Dislocation cells and mechanical twins have been imaged by electron channeling contrast imaging (ECCI) in a scanning electron microscope under controlled diffraction conditions in a deformed Fe-22Mn-0.6C twinning induced plasticity steel using a novel set-up. The approach uses electron backscattered diffraction (EBSD) for orientation-optimized ECCI with enhanced dislocation and interface contrast. The observations provide new insights into the strain hardening mechanisms of TWIP steels.

A paper in the recent Nature Materials (via iMechanica):

In situ observation of dislocation nucleation and escape in a submicrometre aluminium single crystal

S H Oh et al

‘Smaller is stronger’ does not hold true only for nanocrystalline materials but also for single crystals. It is argued that this effect is caused by geometrical constraints on the nucleation and motion of dislocations in submicrometre-sized crystals. Here, we report the first in situ transmission electron microscopy tensile tests of a submicrometre aluminium single crystal that are capable of providing direct insight into source-controlled dislocation plasticity in a submicrometre crystal. Single-ended sources emit dislocations that escape the crystal before being able to multiply. As dislocation nucleation and loss rates are counterbalanced at about 0.2 events per second, the dislocation density remains statistically constant throughout the deformation at strain rates of about 10-4 s-1. However, a sudden increase in strain rate to 10-3 s-1 causes a noticeable surge in dislocation density as the nucleation rate outweighs the loss rate. This observation indicates that the deformation of submicrometre crystals is strain-rate sensitive.

In Nature this week

May 11, 2007

A monolayer of manganese on a tungsten substrate, spin sensitive scanning tunneling microscopy and first principle electronic structure calculations result in the unveiling of chiral magentic structurs, which, apparently mix electronic, optical, magnetic and structural properties. Here is the paper; here is the commentary.

The perspective article by Volker Schmidt and Ulrich Goesle summarises the results rather neatly:

As expected, above the eutectic temperature, nanowire growth involves a liquid droplet on top of the germanium nanowires (…). However, when the authors reduced the temperature to below the eutectic temperature while keeping the supply of germanium constant, they observed two distinctly different phenomena (…). Some gold nanodroplets remained liquid even though the temperature was, in one case, more than 100°C below the T_E of 361°C. The authors observed this VLS-type growth mostly for nanowires with relatively large diameters.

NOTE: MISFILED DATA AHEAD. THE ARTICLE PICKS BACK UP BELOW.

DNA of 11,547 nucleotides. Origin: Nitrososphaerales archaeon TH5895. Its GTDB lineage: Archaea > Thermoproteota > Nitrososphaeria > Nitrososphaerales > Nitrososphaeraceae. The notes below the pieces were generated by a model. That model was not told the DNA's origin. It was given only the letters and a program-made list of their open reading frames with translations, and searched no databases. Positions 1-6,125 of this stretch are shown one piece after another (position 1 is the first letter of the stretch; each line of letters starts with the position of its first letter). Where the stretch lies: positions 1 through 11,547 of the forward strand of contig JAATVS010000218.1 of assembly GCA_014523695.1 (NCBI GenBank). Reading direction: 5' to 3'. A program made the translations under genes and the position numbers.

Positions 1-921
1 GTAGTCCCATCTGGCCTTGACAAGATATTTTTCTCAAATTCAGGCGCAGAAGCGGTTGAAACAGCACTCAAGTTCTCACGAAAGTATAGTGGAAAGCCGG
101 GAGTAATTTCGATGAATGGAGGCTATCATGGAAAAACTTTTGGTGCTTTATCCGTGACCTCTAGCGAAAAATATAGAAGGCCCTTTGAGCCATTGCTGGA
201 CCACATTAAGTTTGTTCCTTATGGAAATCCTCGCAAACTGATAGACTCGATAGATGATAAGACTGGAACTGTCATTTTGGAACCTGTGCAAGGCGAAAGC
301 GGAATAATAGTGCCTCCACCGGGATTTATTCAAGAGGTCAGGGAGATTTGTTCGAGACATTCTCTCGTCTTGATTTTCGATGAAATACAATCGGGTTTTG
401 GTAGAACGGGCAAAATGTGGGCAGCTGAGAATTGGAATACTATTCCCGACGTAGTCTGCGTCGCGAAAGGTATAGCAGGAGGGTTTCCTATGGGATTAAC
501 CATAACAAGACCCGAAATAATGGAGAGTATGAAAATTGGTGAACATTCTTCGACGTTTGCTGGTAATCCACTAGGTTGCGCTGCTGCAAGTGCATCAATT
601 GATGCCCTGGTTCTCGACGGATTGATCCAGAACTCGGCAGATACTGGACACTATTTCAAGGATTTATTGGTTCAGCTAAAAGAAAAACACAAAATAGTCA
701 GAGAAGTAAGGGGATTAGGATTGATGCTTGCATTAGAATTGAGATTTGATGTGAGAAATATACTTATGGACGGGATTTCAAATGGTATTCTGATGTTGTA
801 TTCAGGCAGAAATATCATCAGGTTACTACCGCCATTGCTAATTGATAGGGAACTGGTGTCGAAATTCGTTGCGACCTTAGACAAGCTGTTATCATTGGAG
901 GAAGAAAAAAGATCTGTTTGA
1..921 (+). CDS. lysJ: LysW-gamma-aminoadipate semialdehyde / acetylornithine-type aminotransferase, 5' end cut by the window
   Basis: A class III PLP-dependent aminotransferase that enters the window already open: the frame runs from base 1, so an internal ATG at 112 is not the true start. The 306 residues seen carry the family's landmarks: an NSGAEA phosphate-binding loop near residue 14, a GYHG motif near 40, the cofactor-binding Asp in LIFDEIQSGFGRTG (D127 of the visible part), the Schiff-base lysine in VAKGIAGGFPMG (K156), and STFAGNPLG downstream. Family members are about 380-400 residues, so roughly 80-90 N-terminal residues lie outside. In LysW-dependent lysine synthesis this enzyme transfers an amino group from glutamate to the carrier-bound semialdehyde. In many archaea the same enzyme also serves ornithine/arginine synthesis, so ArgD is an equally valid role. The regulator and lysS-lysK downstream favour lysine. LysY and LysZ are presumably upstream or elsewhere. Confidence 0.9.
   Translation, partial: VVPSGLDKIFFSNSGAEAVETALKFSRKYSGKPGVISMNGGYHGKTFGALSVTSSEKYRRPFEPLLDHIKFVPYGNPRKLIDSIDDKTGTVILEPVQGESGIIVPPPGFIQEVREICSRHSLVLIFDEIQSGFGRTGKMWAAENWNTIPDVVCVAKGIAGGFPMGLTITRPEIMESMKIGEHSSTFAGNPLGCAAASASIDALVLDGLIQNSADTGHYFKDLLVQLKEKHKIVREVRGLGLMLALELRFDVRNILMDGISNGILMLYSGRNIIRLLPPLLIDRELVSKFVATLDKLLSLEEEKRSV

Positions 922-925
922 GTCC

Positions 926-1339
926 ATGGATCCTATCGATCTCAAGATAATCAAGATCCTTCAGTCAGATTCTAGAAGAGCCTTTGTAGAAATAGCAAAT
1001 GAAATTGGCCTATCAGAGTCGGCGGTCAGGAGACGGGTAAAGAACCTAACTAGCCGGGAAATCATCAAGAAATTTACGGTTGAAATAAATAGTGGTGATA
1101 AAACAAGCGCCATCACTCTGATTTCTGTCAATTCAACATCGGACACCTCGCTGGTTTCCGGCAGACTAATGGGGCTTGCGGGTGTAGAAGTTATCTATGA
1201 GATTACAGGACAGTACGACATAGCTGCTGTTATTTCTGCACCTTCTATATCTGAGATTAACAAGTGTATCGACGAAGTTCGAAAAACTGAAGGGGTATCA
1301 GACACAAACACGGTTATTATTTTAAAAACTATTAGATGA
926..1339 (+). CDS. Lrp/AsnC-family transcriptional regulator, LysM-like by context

In contrast, for nanowires with relatively small diameters, the gold droplet became solid as the temperature fell below T_E. The nanowires continued to grow, but did so much more slowly than in the case of VLS growth (…). Further cooling experiments showed that the transformation of the gold caps from liquid to solid at temperature below T_E could be delayed for tens of minutes. Kodambaka et al. show that this delay depends on various parameters, such as the vapor pressure, the temperature, and the diameter of the nanowires.

The bibliographic details of the paper referred to above are as follows:

Title: Germanium nanowire growth below the eutectic temperature

Authors: S Kodambaka, J Tersoff, M C Reuter, and F M Ross

Source: Science May 4 2007. Vol. 316, No. 5825, pp. 729-732.

Abstract: Nanowires are conventionally assumed to grow via the vapor-liquid-solid process, in which material from the vapor is incorporated into the growing nanowire via a liquid catalyst, commonly a low–melting point eutectic alloy. However, nanowires have been observed to grow below the eutectic temperature, and the state of the catalyst remains controversial. Using in situ microscopy, we showed that, for the classic Ge/Au system, nanowire growth can occur below the eutectic temperature with either liquid or solid catalysts at the same temperature. We found, unexpectedly, that the catalyst state depends on the growth pressure and thermal history. We suggest that these phenomena may be due to kinetic enrichment of the eutectic alloy composition and expect these results to be relevant for other nanowire systems.